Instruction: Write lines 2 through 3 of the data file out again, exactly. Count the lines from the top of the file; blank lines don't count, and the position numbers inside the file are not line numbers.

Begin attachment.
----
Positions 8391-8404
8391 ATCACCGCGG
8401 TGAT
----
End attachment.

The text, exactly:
8391 ATCACCGCGG
8401 TGAT